privatization of the semi-governmental Cyprus Telecommunications Authority (CYTA), the Cyprus Ports Authority (the procedure is already underway), the Cyprus Electricity Authority (EAC) and the sale land and immovable property. These semi-governmental organizations are the property of Cypriot citizens and represents their future. This social property will be sold for next to nothing and its wider social role will end. In relation to the health sector, public hospitals give a picture of chaos. The establishment of the General Health Scheme (GHS) is being undermined and reversed. The sole concern of the government and ruling forces seems to be to promote a health system that sells out health to private insurance companies. Our goal is the immediate implementation of the GHS as it had been planned and agreed unanimously in 2001 so as to ensure equal access and a high level of health services for all citizens. Moreover, the Government is also seeking to change the legislative framework for the taxation of land and immovable property. The aim is the replacement of progressive taxation with a single flat rate of 1 per cent. This will lower big property owners total tax burden to the detriment of small owners and impose an additional ₏25 million tax on small properties owners. Termination of the Memorandum In March 2016 the timetable for the disbursement of the instalments from the European Stability Mechanism (ESM) came to an end (as agreed in March 2013). This means that the ESM will not lend Cyprus any more money and Cyprus must find other sources for financing its deficits. However, it must be stressed that EU supervision will continue. The terms of the ESM will continue to be imposed on Cyprus until 75 per cent of the loan has been paid off as with all the countries that have borrowed from the ESM. In practice this means that the Cyprus economy will continue to be under supervision for at least another decade. Consequently, economic policies will not change. The neoliberal economic assumptions will remain. The public sector will continue to shrink. Public wealth and assets will continue to be sold. The termination of the instalments will not mean any change for the better in the people’s daily lives. Charis Polycarpou is a member of the Economic Research Bureau of the Central Committee of AKEL, the Cyprus Progressive Party of Working People 24 The EU deconstructed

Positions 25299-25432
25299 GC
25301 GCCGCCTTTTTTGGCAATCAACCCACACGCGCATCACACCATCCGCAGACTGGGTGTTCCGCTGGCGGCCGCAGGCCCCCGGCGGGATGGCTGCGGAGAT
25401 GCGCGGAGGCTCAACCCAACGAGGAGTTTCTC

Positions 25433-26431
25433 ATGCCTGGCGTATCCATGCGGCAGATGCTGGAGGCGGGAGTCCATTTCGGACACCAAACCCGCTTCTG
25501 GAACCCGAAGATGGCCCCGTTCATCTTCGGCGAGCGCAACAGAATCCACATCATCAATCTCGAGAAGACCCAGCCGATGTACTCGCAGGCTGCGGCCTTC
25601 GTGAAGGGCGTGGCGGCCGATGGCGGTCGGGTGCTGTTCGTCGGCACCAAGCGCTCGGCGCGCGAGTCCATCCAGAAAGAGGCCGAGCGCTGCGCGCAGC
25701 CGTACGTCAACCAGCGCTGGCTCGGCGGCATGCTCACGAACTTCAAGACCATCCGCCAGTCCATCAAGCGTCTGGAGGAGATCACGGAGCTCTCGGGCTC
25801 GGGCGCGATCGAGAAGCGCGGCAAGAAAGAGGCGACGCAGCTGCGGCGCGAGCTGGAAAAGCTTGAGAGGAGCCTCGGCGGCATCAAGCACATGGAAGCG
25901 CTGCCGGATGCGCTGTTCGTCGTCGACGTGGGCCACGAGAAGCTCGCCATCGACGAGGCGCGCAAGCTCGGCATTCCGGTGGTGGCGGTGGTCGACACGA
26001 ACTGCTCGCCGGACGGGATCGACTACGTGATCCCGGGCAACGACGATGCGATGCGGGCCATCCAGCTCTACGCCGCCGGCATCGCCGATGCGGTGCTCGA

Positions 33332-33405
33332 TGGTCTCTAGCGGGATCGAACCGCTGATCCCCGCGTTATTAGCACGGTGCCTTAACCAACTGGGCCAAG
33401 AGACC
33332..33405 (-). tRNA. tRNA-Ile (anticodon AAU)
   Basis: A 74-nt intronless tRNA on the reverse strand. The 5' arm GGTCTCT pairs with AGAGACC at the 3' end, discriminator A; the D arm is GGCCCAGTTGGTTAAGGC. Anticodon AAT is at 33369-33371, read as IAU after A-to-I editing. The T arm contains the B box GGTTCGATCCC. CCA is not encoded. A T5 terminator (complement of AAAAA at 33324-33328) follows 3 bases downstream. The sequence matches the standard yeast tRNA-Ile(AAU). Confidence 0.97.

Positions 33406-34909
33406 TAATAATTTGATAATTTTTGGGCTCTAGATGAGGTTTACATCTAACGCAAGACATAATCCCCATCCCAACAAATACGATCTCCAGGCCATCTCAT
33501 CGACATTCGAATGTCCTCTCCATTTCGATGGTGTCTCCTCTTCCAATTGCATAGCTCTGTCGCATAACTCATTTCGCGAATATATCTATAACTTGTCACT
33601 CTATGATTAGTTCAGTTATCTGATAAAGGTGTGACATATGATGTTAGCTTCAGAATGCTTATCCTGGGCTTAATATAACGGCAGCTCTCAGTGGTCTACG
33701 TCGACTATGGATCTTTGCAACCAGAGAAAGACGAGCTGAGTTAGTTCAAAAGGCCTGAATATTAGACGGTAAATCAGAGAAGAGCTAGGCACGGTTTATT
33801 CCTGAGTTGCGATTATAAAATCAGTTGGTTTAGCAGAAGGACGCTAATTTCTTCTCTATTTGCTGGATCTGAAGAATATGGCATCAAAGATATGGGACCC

Germany austerity policy of the European Union Lucas Zeise analyses the economic and political strategy of the German bourgeoisie andits relationship to the austerity policies that affect the lives of working people throughout the EU, including Germany IN 2015, the German current account surplus reached its highest level yet, 250 billion Euros (not laughable US-billions but real billions) equivalent to eight per cent of the German GDP. One would think that such a success would be hailed and celebrated by the government in Berlin and government-friendly media. But nothing of the sort has happened. The office for statistics almost attempts to hide the record figure despite it being proof of the successful mercantilist economic policies and of the much lauded competitiveness of the German economy. Finance minister Wolfgang Schäuble, in fact, plays down the data as much as he can. There are reasons for this apparent coyness: Other countries will not appreciate the German surplus, as it means deficits in their accounts of an equal magnitude. And, celebrating the success could lead to a slackening in the “common effort” of German citizens, both capitalists and workers. Since the Maastricht Treaty German austerity policy is no longer just one country’s capricious policy but has become dominant economic policy in European Union. The Maastricht Treaty was written according to the German vision of austerity, the monetary policy of the European Central Bank (ECB) was stream-lined by Germany’s vigorous anti-inflationary course, the Euro-crisis of government debt was the result of a strategy to bring the governments of the EU under the control of international capital markets. In the course of this crisis Germany developed from being “merely” the biggest and economically strongest state to being the key creditor-nation. Whilst former chancellors had to negotiate and occasionally invest real money in order to push through pro-German EU-decisions, Merkel and her minister of finance can now force their will onto their partners. The brutal dictates against Greece, Portugal, Cyprus, Ireland and Spain have been thought out in Berlin – the brutality of their implementation is the work of the German government. German austerity is nothing special – austerity anywhere is the same, a restrictive economic policy. The difference when it comes to German governments and the capitalist class behind them is the vigour with which this policy has been implemented over decades. The EU deconstructed 25